E: It could be things that you're doing. ... Obviously one of our themes that we have on this show a lot is involvement and going out and doing stuff. And you know what maybe it's the one time a year you do volunteer at the soup kitchen. Maybe it's something that you do to help out your friends because you open your doors to people who don't have family. Or maybe you just have a holiday party and everybody gets to connect. You know there's a lot of different things. And it doesn't all have to look like something. It's a mentality. ... One of the things you brought up we were having the discussion about this topic ... you know it's easy this time of year to to do things that feel good, bring instant pleasure. Eat too much; enjoy the desert afterwards and all of that. Whether you feel regret or not about that, you know, it's sort of a fleeting thing. But you know and and and you're allowed to be happy and enjoy that you did that. And it was pleasurable but realistically I think it's good to ask oneself if you know that maybe plus giving, whether it's gifts or your time or volunteering or doing something from a truly altruistic place won't be equally of if slightly more fulfilling  in some way.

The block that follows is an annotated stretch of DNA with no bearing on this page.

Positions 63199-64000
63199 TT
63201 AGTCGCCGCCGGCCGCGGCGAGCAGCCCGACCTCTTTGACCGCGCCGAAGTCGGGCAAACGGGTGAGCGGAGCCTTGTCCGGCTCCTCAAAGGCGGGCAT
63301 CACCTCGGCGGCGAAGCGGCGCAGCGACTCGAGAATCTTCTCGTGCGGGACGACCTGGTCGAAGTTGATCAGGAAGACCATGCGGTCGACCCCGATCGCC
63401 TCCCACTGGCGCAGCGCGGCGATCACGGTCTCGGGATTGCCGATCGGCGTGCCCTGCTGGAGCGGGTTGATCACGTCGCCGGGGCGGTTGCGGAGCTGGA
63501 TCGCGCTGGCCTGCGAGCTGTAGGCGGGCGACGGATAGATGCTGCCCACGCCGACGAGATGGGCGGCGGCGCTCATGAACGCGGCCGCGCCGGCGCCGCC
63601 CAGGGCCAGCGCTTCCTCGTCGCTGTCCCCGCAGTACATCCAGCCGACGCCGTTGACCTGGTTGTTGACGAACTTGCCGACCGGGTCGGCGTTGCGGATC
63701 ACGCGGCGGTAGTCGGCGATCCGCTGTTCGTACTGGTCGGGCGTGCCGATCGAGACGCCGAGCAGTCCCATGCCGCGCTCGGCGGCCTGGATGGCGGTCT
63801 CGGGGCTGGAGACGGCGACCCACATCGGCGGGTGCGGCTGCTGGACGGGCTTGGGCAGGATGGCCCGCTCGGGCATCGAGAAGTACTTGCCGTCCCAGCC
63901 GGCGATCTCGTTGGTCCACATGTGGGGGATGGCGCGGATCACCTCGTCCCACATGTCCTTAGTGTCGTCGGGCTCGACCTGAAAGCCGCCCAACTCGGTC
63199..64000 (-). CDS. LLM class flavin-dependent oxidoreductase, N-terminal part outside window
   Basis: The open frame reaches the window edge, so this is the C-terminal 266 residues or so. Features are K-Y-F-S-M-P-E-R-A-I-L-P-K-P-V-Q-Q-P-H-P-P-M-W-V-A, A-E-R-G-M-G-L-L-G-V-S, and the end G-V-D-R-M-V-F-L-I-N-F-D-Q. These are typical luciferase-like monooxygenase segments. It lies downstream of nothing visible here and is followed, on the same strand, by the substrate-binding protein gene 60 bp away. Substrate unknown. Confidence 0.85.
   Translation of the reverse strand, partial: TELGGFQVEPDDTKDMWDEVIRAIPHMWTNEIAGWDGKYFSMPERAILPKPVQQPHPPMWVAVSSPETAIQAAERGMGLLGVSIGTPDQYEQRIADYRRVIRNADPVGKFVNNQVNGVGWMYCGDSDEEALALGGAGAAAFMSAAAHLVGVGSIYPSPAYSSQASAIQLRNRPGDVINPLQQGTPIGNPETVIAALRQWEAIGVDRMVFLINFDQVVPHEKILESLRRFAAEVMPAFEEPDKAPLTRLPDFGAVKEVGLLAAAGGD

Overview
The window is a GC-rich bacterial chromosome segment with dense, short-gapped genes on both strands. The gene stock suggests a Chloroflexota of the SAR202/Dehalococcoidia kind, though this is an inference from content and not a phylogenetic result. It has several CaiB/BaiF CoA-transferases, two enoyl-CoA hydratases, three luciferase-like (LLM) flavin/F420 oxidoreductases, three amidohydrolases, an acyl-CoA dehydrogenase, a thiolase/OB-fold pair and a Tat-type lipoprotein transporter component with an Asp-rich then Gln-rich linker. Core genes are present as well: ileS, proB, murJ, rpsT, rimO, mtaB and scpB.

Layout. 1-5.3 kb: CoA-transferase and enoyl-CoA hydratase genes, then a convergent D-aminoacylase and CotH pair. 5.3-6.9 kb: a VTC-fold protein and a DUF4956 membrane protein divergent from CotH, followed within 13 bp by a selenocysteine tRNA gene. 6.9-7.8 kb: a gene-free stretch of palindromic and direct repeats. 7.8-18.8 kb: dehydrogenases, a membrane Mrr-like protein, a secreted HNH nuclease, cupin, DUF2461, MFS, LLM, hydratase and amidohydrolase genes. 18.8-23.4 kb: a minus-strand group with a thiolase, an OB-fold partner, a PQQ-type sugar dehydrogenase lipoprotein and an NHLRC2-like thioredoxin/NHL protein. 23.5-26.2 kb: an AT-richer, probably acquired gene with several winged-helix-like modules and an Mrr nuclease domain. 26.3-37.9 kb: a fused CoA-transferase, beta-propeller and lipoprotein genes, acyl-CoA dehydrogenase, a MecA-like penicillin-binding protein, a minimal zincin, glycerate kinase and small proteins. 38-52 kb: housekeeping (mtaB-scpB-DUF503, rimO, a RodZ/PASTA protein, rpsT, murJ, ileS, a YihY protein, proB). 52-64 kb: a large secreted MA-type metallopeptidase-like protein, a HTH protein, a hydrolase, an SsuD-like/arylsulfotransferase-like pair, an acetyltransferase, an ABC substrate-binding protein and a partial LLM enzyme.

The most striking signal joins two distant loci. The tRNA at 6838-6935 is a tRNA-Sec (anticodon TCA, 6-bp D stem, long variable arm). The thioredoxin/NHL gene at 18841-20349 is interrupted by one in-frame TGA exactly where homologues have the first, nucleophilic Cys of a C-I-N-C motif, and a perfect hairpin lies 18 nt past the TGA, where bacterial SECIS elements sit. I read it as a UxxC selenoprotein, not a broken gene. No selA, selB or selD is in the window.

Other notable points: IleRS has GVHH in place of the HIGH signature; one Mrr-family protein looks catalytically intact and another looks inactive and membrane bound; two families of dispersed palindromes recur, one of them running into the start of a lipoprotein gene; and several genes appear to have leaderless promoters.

A: And that's exactly it. What you're saying is the combination of things. Like really finding a way to do some things that are pleasurable and fun indulgent whatever. And also stay connected to some part of the purpose in your life. ... One of the things that they were saying, it's actually a different article I was reading that said you know if you spend all of your time wishing you were on vacation or escaping from life into you know video games or books I guess although I love books I will add them to the list or movies or whatever. And you're not actually present with what's happening it can be more more difficult to deal with the real world. Harder harder harder and harder time being in the world as it is.